You’ve been social distancing for more than two weeks, and your usually groomed beard is bushing up — and out — like it has a mind of its own. Or that 5 o’clock shadow you’ve decided to try to grow into a full beard is looking a little on the straggly side. You’re not alone. How to groom yourself now that you can’t get to the barber is one of the top Google searches right now.

So here’s how to take care of that beard. Your fellow Zoom meeting attendees, and whoever you’re sharing social isolation with, will appreciate it.

Get the right tools.

Next time you’re at Target, grab a small men’s grooming kit, says Frank Rizzieri, owner of New Jersey-based Rizzieri Salons & Spas. The basics: You need a small comb — that has both fine and wide teeth — a trimmer, and a brush. “Choose your brush based on the density and thickness of the beard,” Rizzieri said. Kenny Duncan, a master stylist and owner of West Philly’s Main Attraction Unisex Salon, also suggests having an electric shaver. “You will need that to tend to the areas that you want to be baby’s-butt smooth," Duncan said.

Wash, condition, and oil it every day.

A dirty beard is a dull beard, says Sean Robinson a barber at Ethos GSFM. “Your beard collects debris especially when cooking or laying down on a pillow,” Robinson said. “The oil from your skin can make it greasy, so you really need to wash it every day." Robinson suggests a sulfate-free shampoo because it doesn’t strip your beard of moisture. Duncan’s favorite products include Luster SCurl Free Flow Charcoal Mint Shampoo and Luster SCurl Free Flow Leave-in Conditioner. In need of a good beard oil? Robinson suggests Canyon, a multipurpose beard oil by Caswell-Massey, “It’s light, has a great fragrance, and it’s paraben and petroleum free,” Robinson said.

Model Fred Campbell shows off his newly groomed beard courtesy of master barber Kenny Duncan.
Kenny Duncan
Model Fred Campbell shows off his newly groomed beard courtesy of master barber Kenny Duncan.

Don’t forget to exfoliate.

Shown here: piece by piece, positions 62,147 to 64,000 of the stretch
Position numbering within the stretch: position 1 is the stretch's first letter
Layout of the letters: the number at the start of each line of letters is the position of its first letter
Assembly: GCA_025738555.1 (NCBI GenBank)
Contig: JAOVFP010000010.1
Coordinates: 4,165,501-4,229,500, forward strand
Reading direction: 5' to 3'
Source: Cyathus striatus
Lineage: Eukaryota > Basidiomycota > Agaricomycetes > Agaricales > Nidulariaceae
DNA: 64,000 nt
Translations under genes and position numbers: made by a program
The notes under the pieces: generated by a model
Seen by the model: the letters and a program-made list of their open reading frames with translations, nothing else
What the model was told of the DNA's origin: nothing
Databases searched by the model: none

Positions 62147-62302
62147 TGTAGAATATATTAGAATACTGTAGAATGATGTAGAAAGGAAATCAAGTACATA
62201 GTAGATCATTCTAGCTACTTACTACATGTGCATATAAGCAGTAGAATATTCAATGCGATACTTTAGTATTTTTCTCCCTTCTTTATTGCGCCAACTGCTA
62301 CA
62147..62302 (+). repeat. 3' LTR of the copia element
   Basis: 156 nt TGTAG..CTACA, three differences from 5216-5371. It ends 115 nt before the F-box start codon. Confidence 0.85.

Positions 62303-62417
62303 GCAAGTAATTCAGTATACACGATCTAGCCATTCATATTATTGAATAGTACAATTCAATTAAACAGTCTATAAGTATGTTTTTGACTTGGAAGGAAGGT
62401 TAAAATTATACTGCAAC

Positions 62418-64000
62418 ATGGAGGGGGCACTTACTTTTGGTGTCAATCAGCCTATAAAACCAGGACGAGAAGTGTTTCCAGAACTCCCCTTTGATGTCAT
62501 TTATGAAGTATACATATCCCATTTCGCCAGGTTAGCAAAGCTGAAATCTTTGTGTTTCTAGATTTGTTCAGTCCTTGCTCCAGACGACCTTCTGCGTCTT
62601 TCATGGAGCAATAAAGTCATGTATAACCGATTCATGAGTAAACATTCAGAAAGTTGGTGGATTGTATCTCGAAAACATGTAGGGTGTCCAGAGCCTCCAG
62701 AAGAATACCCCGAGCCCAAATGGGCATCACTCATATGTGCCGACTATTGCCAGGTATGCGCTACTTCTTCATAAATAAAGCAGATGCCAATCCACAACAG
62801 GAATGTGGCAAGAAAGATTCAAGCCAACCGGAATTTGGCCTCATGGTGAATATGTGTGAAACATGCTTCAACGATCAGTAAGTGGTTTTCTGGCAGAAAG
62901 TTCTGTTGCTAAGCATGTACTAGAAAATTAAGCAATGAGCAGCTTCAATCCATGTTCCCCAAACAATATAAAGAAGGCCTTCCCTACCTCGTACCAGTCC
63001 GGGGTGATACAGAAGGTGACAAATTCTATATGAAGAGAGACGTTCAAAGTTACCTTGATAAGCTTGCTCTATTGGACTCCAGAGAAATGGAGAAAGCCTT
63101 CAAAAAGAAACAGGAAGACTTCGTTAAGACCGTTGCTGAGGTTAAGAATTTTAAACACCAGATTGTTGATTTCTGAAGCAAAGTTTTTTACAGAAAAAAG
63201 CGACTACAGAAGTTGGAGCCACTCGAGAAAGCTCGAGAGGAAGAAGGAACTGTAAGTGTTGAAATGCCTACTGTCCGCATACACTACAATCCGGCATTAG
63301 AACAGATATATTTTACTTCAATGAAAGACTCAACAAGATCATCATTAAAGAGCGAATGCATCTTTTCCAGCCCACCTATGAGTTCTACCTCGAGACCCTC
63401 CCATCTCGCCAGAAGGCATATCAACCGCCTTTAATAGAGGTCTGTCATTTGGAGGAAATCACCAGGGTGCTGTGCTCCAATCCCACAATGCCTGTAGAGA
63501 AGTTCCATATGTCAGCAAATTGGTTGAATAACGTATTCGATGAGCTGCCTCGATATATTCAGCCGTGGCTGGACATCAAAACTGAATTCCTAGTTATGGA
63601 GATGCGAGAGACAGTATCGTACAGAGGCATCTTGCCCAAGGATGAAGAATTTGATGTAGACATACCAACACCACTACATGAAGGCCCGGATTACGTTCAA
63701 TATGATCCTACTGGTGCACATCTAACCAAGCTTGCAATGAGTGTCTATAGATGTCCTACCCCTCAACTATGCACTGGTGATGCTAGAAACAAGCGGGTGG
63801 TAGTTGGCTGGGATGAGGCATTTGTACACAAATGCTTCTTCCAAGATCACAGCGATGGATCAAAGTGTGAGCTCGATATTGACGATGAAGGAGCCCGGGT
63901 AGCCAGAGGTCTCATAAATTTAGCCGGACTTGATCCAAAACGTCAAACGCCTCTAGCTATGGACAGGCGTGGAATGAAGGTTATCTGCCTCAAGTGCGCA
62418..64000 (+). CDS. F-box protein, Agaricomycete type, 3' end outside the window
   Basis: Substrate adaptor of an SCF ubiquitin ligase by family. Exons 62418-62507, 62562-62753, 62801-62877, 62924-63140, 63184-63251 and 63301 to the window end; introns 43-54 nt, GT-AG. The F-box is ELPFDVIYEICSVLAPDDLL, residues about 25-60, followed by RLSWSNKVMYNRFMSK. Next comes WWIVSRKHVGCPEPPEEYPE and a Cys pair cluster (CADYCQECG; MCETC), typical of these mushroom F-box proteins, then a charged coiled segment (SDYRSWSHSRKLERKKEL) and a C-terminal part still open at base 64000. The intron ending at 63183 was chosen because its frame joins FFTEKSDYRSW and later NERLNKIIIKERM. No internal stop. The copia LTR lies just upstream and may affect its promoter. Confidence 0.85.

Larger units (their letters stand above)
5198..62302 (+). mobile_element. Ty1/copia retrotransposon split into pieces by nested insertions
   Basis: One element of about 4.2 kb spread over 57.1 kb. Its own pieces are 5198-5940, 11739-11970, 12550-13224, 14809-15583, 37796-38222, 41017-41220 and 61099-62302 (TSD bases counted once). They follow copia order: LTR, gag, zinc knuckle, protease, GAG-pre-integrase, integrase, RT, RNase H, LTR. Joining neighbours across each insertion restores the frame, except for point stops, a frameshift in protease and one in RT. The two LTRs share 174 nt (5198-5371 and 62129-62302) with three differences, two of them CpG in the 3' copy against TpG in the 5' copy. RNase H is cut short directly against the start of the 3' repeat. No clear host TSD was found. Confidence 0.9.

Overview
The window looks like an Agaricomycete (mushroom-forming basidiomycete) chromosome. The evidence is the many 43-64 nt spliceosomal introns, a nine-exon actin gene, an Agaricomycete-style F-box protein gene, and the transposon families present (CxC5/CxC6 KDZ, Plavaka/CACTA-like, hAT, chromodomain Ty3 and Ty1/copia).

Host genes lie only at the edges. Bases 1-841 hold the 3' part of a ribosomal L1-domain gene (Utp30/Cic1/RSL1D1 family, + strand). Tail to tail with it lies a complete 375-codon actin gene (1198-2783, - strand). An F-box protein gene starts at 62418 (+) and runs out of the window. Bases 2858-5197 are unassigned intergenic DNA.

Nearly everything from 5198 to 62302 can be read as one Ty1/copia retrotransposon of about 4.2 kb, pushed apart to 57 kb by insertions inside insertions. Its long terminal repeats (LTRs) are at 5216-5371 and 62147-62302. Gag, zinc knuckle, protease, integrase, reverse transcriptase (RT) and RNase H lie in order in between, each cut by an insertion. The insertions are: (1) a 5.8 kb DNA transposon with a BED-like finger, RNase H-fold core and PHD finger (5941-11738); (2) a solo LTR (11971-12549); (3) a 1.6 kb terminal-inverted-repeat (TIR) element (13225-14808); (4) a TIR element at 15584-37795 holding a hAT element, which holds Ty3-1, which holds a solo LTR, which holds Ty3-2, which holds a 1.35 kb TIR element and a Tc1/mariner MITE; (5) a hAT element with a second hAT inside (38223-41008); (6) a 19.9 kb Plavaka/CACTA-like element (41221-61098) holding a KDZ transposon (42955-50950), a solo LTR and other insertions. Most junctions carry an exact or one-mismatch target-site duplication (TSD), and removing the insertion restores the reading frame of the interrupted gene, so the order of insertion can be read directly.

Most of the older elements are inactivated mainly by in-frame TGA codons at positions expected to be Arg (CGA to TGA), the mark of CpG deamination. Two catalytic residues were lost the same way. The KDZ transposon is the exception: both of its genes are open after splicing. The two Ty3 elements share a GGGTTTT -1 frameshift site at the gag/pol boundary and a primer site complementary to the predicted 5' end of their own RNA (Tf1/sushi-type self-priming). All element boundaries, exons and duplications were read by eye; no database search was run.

Just like your T-zone, the skin under the beard gets dry and flaky too, Robinson said. Dry, flaky skin and clogged pores are the main causes of irritated skin and ingrown hairs when growing out facial hair. Robinson suggests men use a product that removes the dead skin cells — or an exfoliator. Most exfoliators, or body scrubs, are applied like soap and you should massage into them to the skin under your beard in a steamy shower. “Create a nice lather, create a nice scrub, and get your exfoliation on. The skin underneath the beard needs love, too,” Robinson said. Proraso’s Shaving Soap in a Jar makes a really good exfoliator, Rizzieri said. And Duncan suggests once you are done exfoliating, try Xotics Blue Water Facial Spray, or an aftershave, that will close the pores, cool down the skin, and guard against infection.

Shape it up once a week.

The one thing you don’t want to do is over-groom, Rizzieri says. If you are growing out a new beard, trim it once about once a week. For newer beards, let your comb act as a guard and trim around the perimeter using small scissors to start defining the shape. When your beard is fuller, that’s when you want to bring in clippers, Duncan said. “Focus on removing the hair on the cheeks and under the jaw line,” Duncan said. “Follow the natural curve.” And a word of caution: “I don’t suggest you attempt to outline the shape of your beard if you are not an artist,” in other words: don’t try to sculpt a precise geometric shape. “Save that kind of detailed work for the barbers.”